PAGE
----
When we first heard that director Alfonso Cuarón was working on a television series about a superpowered girl, we were excited, although that excitement faded with the rapid turnover of series showrunners and rumblings of major changes to the original concept. Now, six episodes into the show, we're ready to quit …
The superpowered child trope often goes hand-in-hand with creepy children: think the Midwich Cuckoos, Damien, Samara. In spite of Believe's best efforts to convince us that psychic Bo is all sweetness and light, she is veering into creepy child territory—and it actually makes her a bit more interesting.
Believe is a show built on quick, uplifting stories. Bo comes in, solves everyone's problems with her various superpowers and then moves on. But the show would actually be much better if it didn't insist ending each episode with a tidy and expected happily ever after.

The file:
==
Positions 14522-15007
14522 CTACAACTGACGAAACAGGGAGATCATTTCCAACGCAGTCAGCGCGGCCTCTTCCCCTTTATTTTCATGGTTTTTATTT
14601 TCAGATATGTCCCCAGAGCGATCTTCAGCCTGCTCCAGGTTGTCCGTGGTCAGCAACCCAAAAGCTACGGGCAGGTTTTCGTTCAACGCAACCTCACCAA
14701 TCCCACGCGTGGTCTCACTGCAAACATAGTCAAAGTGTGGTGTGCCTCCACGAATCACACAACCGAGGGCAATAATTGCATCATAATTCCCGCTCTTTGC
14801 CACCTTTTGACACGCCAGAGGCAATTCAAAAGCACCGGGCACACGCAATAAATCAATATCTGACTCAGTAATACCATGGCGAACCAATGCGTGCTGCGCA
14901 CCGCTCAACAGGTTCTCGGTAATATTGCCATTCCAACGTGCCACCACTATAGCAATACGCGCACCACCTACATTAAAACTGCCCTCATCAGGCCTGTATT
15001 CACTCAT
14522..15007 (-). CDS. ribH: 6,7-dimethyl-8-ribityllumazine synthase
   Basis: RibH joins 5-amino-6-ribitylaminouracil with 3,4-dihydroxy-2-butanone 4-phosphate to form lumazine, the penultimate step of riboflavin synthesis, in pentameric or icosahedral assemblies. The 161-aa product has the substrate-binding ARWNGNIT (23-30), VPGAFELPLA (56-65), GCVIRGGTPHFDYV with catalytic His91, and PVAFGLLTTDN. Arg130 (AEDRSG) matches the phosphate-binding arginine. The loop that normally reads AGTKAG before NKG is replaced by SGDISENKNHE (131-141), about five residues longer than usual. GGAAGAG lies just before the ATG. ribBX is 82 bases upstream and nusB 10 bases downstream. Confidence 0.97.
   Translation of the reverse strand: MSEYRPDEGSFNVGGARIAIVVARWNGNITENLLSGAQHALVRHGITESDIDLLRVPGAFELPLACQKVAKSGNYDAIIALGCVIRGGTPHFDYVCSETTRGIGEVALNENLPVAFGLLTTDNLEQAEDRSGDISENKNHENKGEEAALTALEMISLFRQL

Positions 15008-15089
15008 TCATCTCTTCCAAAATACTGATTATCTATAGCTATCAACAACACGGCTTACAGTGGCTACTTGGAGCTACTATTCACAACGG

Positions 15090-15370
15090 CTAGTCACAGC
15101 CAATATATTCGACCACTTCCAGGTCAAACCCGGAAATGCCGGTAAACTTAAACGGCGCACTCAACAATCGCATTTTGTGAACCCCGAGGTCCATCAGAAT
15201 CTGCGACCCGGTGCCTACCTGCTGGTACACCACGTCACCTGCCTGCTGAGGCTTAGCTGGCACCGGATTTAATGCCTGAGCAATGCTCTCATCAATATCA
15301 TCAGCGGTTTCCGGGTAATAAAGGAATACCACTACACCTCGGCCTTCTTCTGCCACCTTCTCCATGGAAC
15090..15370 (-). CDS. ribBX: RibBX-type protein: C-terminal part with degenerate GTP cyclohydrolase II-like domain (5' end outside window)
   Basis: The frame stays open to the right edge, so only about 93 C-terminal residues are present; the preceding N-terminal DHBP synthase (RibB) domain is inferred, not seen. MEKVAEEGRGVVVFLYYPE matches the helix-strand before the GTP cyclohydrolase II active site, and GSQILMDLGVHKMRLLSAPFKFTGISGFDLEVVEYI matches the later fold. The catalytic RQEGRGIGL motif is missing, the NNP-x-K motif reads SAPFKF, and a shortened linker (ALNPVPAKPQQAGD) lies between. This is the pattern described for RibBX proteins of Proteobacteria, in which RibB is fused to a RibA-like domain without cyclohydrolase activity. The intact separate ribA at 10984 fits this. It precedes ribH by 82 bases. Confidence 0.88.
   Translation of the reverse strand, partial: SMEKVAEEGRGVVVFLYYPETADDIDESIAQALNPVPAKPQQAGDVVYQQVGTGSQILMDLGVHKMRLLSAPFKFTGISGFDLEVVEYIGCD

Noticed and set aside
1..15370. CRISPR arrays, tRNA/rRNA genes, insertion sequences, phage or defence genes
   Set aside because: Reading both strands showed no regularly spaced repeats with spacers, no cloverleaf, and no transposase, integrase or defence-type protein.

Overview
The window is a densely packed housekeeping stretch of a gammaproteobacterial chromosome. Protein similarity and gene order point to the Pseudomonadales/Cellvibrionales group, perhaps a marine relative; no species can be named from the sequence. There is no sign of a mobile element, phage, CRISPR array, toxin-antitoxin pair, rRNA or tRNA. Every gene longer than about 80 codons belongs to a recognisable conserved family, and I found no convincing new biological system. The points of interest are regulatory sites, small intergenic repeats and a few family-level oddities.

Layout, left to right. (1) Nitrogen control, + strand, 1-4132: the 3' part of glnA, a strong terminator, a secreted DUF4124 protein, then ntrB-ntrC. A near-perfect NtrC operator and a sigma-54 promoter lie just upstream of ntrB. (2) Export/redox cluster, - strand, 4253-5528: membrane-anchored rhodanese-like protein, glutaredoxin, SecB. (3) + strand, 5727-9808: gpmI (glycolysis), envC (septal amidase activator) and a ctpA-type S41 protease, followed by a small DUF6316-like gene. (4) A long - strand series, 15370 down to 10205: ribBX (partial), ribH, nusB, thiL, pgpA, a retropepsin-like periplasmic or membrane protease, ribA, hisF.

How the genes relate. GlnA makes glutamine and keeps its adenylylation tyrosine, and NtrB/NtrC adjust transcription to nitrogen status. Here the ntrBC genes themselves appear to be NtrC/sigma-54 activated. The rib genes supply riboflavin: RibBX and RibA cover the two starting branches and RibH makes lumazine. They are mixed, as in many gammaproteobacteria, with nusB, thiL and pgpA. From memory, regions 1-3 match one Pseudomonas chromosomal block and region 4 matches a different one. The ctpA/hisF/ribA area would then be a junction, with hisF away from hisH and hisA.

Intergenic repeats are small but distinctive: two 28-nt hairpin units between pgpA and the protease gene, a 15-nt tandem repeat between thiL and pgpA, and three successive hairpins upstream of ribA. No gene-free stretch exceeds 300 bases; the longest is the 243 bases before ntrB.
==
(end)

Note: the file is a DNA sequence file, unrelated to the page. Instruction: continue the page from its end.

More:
Bo's "help an unhappy person" arc this week was too easy, and too dependent on coincidences. It seems the writers are more interested in focusing on the show's secondary characters—who aren't exactly riveting, but still more intriguing than our superpowered girl.
Believe's pilot was a disappointing pile of saccharine wrapped up in a story about a superpowered girl, but its second episode is much meatier. It suggests that there may be no true bad guys in this series—which makes the world of Believe much more complex and much more interesting.
After the thrill ride that was Gravity, the pilot episode for Believe, directed and co-created by Alfonso Cuarón, was a disappointment. It's a sentimental piece of television, one that is more interested in building visual sequences than connect us to its characters.